2. The Christmas Eve Box –

9 Family Christmas Traditions to Make Your Own
Our Christmas tree goes up early and stays up late!

As I said before, I always wanted to open presents on Christmas Eve and Jeremy wanted to wait until Christmas morning. I’m so glad we have figured out a compromise. Every year under our tree, we have one huge box clearly marked, “OPEN ON CHRISTMAS EVE!” In it, both boys find a pair of warm jammies. But wait, we can’t leave mommy and daddy out. We always have a nice pair of warm pajama pants as well. Last year, all four of us received footie jammies; that was nothing short of hilarious. Also in the box are hot chocolate Keurig K-cups (packets would work too if you don’t have a Keurig), four mugs (one special for each of us – see #2 on the list for more info here), a Christmas book (always cute Christmas books coming out), and a family game. So over the years, we have built up an adorable collection of mugs, Christmas books, and family games. It’s a tradition I’m thrilled we began.

3. Personalized Mugs for the Christmas Eve Box –

9 Family Christmas Traditions to Make Your Own
Paint your own pottery camo mug for daddy!

Okay, I get that we have an advantage here, but it’s still easy for you to paint your own mugs! We live in Cozad, Nebraska and own Natural Escapes, a landscaping and greenhouse services business turned paint-your-own pottery and canvas family art studio in the winter months! While we will do pottery and canvas year-round in our retail store, the busy season is certainly this time of year. You cannot beat the family activity of painting your own mug every year. Then once fired, wrap that mug up and put it in the Christmas Eve box; it looks so different from the freshly painted version (since after glazing and firing all the colors are gorgeous and mug is food and drink safe) that the kids are thrilled just to see how it turned out! So paint your own mug every year and start making memories! Not to mention – you just gave yourselves an awesome family activity a couple of weeks before Christmas while you sit down and paint together! Then enjoy your hot chocolate in your mug with your family on Christmas Eve while you play a family and read a Christmas book just before tucking in for bed to prepare for Santa.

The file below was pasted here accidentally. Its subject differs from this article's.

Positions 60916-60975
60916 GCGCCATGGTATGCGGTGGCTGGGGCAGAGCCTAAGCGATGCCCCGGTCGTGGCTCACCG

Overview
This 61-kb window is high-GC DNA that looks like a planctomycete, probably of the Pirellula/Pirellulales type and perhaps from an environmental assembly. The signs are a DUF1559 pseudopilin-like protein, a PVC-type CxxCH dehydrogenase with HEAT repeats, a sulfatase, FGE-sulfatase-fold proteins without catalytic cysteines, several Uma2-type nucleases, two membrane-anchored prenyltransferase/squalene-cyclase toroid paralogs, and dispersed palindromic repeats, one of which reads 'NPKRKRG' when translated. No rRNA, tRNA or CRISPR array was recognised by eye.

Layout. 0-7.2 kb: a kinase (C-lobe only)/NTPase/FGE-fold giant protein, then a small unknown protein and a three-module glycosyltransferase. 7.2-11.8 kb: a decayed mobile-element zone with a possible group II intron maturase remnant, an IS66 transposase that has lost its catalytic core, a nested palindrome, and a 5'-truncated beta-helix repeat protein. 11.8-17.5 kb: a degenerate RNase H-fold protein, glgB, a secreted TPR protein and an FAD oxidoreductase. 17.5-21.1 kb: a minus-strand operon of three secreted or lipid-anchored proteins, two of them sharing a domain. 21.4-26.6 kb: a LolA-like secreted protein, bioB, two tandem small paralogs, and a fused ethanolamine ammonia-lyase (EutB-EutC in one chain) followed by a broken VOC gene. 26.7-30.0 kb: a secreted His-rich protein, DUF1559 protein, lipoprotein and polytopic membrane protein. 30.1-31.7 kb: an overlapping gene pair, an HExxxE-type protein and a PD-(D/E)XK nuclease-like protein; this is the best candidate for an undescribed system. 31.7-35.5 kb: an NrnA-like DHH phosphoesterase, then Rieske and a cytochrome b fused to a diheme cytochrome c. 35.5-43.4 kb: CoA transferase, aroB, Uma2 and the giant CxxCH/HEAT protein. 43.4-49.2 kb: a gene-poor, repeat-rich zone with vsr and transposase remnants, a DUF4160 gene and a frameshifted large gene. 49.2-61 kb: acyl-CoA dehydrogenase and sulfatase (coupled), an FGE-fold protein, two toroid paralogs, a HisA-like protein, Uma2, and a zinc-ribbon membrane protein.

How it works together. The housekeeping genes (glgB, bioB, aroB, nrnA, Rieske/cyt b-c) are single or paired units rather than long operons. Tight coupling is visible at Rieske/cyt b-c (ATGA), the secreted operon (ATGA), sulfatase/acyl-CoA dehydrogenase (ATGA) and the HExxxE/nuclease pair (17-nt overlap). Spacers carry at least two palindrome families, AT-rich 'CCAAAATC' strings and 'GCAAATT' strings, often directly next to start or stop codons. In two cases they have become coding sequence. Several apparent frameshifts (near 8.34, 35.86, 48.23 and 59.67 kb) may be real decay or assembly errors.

Note: Check out Natural Escapes on Facebook if you want to know more about paint-your-own pottery and canvas in Cozad, Nebraska.

4. Snowflake Ceiling –

9 Family Christmas Traditions to Make Your Own
Easy and fun decorations since we can all do the activity as a family!